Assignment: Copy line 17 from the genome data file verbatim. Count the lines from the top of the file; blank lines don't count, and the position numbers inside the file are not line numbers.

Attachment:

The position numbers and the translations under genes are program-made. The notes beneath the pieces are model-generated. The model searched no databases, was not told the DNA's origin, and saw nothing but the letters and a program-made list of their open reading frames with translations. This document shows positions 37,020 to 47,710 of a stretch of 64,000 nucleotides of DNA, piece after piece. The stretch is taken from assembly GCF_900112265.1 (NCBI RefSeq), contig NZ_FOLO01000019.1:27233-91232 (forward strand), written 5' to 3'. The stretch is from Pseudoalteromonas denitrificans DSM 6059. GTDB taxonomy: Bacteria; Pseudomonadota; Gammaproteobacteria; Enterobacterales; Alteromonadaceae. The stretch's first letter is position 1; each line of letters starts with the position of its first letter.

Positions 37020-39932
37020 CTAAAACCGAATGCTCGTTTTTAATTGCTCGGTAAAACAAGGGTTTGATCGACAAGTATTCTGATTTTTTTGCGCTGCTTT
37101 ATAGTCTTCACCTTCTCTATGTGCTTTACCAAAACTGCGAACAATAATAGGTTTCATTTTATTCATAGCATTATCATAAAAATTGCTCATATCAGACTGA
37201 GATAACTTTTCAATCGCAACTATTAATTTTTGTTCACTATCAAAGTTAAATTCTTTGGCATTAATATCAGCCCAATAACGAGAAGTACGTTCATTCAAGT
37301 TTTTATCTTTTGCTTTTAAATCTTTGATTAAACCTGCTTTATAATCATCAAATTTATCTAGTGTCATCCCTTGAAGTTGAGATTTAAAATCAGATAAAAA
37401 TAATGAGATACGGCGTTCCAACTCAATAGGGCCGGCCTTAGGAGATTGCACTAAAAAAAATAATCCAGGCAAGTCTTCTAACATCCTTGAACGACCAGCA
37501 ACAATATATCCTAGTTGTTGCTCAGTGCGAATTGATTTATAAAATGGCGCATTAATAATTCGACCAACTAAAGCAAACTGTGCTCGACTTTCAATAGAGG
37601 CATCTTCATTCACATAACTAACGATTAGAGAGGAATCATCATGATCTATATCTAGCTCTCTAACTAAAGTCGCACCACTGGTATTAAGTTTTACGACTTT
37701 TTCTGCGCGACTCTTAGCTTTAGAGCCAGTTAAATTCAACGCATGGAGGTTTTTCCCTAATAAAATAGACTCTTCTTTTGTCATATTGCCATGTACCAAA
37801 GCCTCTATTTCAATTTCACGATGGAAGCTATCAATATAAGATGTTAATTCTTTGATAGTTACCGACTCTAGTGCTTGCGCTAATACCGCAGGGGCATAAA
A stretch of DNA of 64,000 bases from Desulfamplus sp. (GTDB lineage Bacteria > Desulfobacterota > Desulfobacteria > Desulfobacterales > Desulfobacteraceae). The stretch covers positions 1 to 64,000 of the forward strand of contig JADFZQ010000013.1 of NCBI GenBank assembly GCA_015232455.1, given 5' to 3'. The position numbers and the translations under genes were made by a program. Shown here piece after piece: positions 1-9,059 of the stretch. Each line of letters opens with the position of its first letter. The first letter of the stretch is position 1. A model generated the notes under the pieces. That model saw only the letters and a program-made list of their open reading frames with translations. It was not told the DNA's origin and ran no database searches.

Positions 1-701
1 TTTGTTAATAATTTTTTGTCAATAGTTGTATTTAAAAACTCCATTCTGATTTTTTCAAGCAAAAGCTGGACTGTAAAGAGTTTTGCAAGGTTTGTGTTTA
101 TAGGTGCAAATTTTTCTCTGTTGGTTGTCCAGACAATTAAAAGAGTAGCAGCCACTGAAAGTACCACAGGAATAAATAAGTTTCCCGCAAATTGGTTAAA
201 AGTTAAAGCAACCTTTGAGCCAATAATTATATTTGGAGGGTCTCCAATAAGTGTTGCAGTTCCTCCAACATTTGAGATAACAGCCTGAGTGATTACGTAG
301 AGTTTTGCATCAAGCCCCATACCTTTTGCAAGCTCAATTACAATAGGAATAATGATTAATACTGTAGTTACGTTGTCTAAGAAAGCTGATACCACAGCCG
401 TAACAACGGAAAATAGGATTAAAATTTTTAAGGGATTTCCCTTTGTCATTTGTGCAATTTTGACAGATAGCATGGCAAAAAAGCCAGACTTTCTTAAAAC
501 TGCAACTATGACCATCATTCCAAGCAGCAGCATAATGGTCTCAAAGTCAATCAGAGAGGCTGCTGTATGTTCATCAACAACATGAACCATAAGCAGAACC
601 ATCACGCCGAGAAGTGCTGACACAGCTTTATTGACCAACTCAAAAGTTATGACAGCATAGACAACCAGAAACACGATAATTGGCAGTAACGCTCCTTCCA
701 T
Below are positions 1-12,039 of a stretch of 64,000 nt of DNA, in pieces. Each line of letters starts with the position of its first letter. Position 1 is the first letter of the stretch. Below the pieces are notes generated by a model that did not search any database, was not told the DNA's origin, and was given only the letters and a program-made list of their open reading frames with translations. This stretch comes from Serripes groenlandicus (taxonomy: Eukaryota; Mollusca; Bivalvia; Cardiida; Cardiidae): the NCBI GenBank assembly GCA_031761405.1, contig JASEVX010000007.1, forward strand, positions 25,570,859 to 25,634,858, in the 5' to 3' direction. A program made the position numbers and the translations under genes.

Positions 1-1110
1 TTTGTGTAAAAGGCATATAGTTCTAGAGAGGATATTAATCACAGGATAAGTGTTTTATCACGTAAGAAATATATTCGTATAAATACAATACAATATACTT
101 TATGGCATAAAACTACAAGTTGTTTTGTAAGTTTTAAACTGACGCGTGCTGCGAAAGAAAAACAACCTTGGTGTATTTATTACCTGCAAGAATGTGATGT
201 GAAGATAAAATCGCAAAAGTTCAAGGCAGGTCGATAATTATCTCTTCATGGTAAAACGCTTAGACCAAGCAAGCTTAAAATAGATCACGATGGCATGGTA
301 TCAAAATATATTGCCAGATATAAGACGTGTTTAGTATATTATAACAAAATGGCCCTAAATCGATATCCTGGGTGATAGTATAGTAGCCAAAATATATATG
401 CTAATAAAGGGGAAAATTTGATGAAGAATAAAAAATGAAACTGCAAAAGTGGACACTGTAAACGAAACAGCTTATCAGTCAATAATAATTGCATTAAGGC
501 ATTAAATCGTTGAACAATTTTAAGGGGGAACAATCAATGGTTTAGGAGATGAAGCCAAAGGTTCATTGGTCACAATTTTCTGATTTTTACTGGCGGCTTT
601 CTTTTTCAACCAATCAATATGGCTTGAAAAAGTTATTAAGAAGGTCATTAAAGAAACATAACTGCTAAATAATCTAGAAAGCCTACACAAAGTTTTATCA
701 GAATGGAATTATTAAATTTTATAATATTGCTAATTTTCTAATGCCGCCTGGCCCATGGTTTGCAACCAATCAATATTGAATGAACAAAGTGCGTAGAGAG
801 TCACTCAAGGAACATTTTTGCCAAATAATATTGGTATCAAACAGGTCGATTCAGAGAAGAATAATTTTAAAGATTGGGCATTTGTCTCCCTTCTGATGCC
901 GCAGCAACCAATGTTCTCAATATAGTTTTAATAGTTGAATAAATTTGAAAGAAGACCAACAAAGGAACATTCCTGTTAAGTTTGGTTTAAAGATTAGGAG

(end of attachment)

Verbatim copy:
301 AGTTTTGCATCAAGCCCCATACCTTTTGCAAGCTCAATTACAATAGGAATAATGATTAATACTGTAGTTACGTTGTCTAAGAAAGCTGATACCACAGCCG